Fifteen graduates of a school for special needs children in the southern Israeli city of Ashdod had a very exciting day last week, when they were recruited to serve in the Israeli military.
They reported to the IDF recruitment center in Rehovot along with their parents and the educational staff from their school, and will serve in the unit especially created for recruits like them.
Each new recruit was assigned a uniform, dog tag and a beret.
A volunteer, Sahar Ben-Hamo, gave an encouraging speech to the new recruits. "Some friends believe in you and say you can accomplish anything your set your minds to, while others say you cannot. They just like to underestimate your industriousness, but you showed them you're up to the task. You're the winners because you're stronger than they are."
Their recruitment to the military was possible thanks to a unique IDF program that aims to integrate special needs youth in the army.
The "Gdolim Bemadim" ("Big in Uniform") program has already helped recruit close to a thousand handicapped youth, while hundreds are still on the program's waiting list. The “Yad LaYeled HaMeyuchad (“Lend a Hand to a Special Child”) association, which funds the program, is looking for other means to finance this initiative.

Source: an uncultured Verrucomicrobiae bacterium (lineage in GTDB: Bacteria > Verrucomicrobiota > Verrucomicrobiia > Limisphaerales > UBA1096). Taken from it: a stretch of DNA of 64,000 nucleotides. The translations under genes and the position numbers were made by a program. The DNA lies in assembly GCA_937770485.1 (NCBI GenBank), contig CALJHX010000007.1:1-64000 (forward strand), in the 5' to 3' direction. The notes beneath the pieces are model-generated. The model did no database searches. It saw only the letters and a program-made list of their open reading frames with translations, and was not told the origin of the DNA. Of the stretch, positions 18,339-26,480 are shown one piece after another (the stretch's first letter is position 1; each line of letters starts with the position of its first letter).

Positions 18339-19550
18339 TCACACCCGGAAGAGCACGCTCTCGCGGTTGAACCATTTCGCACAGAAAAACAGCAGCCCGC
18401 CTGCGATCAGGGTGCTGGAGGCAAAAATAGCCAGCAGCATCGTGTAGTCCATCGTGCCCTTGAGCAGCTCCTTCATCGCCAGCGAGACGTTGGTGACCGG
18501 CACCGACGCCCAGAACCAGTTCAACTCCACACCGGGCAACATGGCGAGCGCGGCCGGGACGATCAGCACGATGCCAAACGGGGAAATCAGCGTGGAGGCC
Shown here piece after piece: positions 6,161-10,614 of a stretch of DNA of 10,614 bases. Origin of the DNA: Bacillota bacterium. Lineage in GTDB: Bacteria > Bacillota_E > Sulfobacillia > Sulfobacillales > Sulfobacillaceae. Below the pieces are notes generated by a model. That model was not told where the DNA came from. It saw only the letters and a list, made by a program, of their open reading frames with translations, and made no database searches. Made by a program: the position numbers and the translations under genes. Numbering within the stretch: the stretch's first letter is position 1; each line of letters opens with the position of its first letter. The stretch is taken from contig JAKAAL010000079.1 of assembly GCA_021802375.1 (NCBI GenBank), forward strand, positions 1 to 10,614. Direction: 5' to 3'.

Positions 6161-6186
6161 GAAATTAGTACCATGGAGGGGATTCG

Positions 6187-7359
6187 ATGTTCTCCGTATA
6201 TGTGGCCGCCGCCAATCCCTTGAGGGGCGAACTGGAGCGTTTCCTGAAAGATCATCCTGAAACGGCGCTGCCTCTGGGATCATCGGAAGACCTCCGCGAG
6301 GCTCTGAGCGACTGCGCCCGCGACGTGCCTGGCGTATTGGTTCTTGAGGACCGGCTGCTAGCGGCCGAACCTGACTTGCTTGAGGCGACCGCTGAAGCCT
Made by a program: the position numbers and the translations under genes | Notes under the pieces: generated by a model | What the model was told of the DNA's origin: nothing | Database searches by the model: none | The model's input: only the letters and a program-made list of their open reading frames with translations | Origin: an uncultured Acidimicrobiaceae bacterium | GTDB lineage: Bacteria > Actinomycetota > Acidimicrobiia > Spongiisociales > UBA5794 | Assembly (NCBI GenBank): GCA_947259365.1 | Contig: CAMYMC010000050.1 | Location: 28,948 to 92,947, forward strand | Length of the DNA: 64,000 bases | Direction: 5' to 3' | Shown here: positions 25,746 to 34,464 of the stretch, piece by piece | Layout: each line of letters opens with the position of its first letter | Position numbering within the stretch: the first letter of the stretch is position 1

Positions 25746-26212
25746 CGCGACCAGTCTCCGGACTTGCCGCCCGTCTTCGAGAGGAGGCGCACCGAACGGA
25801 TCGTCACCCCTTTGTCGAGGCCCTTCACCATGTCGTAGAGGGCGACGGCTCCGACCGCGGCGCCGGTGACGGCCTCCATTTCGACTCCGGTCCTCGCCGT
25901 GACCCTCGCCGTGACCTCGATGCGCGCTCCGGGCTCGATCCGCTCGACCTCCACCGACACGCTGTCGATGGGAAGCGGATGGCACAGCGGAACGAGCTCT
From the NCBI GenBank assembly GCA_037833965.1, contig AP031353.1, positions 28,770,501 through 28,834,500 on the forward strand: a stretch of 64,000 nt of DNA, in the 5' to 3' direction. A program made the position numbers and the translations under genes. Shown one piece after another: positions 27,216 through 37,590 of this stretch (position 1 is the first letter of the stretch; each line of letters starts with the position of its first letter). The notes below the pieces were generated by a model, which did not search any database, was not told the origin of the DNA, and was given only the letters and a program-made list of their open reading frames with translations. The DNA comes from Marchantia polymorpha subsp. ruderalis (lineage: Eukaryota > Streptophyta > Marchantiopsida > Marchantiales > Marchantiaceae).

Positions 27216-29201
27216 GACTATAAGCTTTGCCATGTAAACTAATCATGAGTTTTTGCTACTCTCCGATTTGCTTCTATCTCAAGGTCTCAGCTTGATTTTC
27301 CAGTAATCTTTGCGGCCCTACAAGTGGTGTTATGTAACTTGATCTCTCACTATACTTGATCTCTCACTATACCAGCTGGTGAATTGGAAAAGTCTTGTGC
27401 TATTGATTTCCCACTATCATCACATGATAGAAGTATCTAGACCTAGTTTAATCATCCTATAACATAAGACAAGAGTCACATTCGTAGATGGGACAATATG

The Gdolim Bemadim graduates get to experience industrial work with the rest of the soldiers, helping them shed misconceptions about handicapped youth and integrate into the society.
Dozens of companies have lent a hand already, and not just financially. The Adama Agan company, which specializes in manufacturing chemical-based materials for agricultural use, has been helping out in accompanying the recruits all throughout their service.
Hadran Olami, Adama Agan's manufacturing director, said the recruits will "make us a stronger society."
Lend a Hand to a Special Child Executive Director Rabbi Menachem Mendel Belinitzky addressed the recruits: "There's nothing better than to see the spark in the eyes of those recruits and their parents. It's spontaneous and it takes everyone's breath away."